As they crouched within 50 yards of the aircraft, the Germans, realising they were now under fire, tried to wave a white flag. Unfortunately, this time the British troops were highly suspicious towards their intentions and the shooting continued until the Germans were finally overpowered. No one was killed, but two of the Germans were lightly injured during the fighting.
As the crew was about to be taken away, one of the British soldiers overheard a remark about a bomb in the aircraft which the crew expected to go up shortly. Reacting quickly and with considerable bravery, Lieutenant Christopher Cantopher managed to defuse the demolition charge.
So typically for the Battle of Britain, the entire episode ended in a pub. The captured crew was taken back to the Sportsman and invited for a pint of beer and cigarettes. The tension settled down completely, Ruhlandt’s foot injury was attended to and souvenirs were exchanged between the sides.
“The men were in good spirits and came into the pub with the Germans. We gave the Germans pints of beer in exchange for a few souvenirs. I got a set of enamel Luftwaffe wings.”
Corporal George Willis, piper of the 1st London Irish Rifles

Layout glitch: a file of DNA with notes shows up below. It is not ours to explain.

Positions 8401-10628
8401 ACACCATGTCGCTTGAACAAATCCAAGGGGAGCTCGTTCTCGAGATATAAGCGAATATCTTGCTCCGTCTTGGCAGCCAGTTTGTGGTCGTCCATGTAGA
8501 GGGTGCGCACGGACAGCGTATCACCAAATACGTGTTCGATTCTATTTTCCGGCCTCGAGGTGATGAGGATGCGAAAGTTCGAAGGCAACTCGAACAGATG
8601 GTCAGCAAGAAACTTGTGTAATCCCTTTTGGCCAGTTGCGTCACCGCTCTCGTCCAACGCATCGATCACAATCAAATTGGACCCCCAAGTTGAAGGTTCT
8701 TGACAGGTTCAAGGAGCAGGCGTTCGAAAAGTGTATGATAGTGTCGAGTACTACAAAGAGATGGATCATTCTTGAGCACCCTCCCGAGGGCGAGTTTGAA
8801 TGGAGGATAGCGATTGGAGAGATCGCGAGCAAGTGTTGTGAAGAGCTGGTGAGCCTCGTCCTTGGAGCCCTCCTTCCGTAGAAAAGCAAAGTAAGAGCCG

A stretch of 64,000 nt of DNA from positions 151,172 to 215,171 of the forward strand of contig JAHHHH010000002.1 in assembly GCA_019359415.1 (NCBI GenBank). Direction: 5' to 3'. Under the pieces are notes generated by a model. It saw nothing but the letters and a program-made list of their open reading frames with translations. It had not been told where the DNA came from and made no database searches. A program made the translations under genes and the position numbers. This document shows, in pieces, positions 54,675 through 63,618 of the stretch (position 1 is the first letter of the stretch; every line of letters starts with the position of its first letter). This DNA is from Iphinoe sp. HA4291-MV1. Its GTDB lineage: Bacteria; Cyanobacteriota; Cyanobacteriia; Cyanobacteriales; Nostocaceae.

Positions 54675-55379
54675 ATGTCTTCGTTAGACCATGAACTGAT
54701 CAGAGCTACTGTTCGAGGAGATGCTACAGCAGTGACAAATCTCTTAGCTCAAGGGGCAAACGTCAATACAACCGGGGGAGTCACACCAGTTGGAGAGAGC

In the end, the Luftwaffe air crew was picked for further investigation and then sent to a prisoner of war camp. The largely intact Junkers Ju 88 was recovered from the marsh and taken to RAF Farnborough for closer examination, the recovery operation providing another break in the monotony of life at the marshes.
A bit later, the story of the skirmish on 27 September seem to have got a life of its own. Nicknamed the “Battle of the Graveney Marsh”, it became a part of the Regimental history of the 1st London Irish Rifles, in a form which emphasized the vigilance and exploits of the troops. It has subsequently been heralded here and there as “the last military conflict on the British mainland”. As such, the Battle of Graveney Marsh ranks as one of the folklore stories of the Battle of Britain – often told in rather more colourful fashion than the humble reconstruction described herein.
But, as they say, why let the truth spoil a good story?. It could have been a real battle.
– Daily Mail, 21 September 2010
– Winston G. Ramsey: Blitz Then and Now: v. 2, After the Battle, 1988